DAVE King believes the Scottish Football Association should now give him the thumbs up take control of Rangers after judges backed his application to become a club director.
The last remaining legal hurdle blocking King’s path to the Ibrox boardroom was removed at the Court of Session in Edinburgh yesterday morning.
The South Africa-based millionaire led the charge last month as he swept David Somers, Derek Llambias and the Easdale brothers out of the club. But he postponed his coronation as chairman while he set about proving he is fit and proper. King has been forced to defend his credentials after being convicted on 41 counts of breaching South African tax laws in 2013. He was also a Rangers director when former owner Craig Whyte plunged the club into liquidation 12 months earlier.
The SFA has yet to decide if he is suitable enough to take office but King is confident he will pass their test.
In a statement, he said: “I am delighted that at a Court of Session hearing this morning before Lord Woolman my application to become a director of Rangers International Football Club PLC was granted. Today’s decision has removed the final legal hurdle for me to take up my role on the board following the overwhelming mandate at the General Meeting.
“The previous board had raised a little-known legal provision stating that because I was a director of Rangers Oldco within 12 months of its liquidation that I must obtain court sanction before becoming a director of RIFC because the word ‘Rangers’ is in both company names.
“A court would not grant leave to an applicant unless it is satisfied that the circumstances warrant such approval. Any affected party, eg the liquidator or an aggrieved creditor of the previous company, has the right to be heard at such a hearing.
“The liquidation of Rangers Oldco and the formation of Rangers Newco were not conducted clandestinely but in the full glare of publicity. However, being aware of the provision I sought leave of the court to accept my board appointment.
“Hopefully, this endorsement will also provide the SFA with additional comfort to complete its consideration of my fit and proper status.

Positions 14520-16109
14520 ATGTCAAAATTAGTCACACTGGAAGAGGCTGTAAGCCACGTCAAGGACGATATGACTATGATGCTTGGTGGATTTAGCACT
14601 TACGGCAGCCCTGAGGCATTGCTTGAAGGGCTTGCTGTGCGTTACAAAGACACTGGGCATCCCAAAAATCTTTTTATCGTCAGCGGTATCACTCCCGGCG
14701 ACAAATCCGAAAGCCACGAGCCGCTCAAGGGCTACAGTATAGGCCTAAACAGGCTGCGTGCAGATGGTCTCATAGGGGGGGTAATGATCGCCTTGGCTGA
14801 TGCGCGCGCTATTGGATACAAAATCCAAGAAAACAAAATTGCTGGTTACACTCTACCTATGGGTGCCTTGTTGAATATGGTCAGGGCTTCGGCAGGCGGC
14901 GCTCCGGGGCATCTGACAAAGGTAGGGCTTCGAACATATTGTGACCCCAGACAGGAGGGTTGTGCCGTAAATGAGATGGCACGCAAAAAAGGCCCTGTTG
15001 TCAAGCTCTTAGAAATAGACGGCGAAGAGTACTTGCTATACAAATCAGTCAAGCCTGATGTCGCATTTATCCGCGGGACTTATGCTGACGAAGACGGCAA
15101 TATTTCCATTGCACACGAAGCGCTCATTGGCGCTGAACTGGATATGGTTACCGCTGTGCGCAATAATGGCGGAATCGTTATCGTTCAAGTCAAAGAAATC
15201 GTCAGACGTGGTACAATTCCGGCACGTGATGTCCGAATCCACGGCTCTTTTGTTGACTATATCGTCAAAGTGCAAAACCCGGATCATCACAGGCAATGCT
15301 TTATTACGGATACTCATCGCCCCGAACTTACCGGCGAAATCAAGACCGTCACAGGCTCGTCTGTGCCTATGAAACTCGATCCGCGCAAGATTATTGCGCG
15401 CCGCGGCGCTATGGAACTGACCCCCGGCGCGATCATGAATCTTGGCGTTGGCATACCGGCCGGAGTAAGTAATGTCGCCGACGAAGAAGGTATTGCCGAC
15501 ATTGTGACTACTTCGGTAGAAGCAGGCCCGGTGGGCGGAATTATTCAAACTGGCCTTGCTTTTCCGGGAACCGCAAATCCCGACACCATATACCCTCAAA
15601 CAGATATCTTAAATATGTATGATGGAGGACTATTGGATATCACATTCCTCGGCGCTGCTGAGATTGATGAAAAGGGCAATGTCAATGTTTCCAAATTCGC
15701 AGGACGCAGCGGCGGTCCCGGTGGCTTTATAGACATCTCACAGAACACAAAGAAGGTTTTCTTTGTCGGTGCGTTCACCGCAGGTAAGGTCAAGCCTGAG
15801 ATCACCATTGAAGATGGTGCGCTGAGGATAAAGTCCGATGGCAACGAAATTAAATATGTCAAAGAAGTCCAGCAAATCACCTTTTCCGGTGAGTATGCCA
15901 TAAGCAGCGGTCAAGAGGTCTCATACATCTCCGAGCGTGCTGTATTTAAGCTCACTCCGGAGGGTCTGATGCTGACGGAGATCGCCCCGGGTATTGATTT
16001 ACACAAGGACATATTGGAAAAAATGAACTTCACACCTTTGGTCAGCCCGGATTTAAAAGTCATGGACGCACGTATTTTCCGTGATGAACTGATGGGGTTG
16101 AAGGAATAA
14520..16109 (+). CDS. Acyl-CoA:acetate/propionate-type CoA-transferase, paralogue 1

“I must be the most scrutinised candidate in Scottish football history but accept this as being preferable to the lack of scrutiny that has been the case in Rangers’ recent past – and possibly other clubs. I hope that matters can be swiftly concluded now that, with the permission of the court, I can take up my role as a director of RIFC.”
Rangers were officially de-listed from the AIM market yesterday and King added: “I also take this opportunity to confirm to all Rangers supporters and shareholders that, despite the ill-informed commentary on the subject, the loss of the AIM listing was all to do with the prior Rangers board and nothing to do with the current board.
“It is clear to me that the AIM regulator simply lost patience with the embarrassment that the company has been to AIM since it was listed. The board is currently exploring options that I believe will be a better solution, both short and long term, for the trading of the company’s shares and that will provide a more conducive environment for the rebuilding of the club – both on and off the field.
“Finally, although standing back from the board to respect the processes of the authorities, this has allowed me time to review some of the commercial transactions and arrangements that have been concluded by the club over the last few years. This is a process that will continue to be undertaken in a structured and professional manner and in the appropriate forum.
“Previous boards, unfortunately, leaked and debated board and shareholder issues in the media to the point that boardroom issues often took up more media space than the football team – hence contributing to the AIM rejection.”
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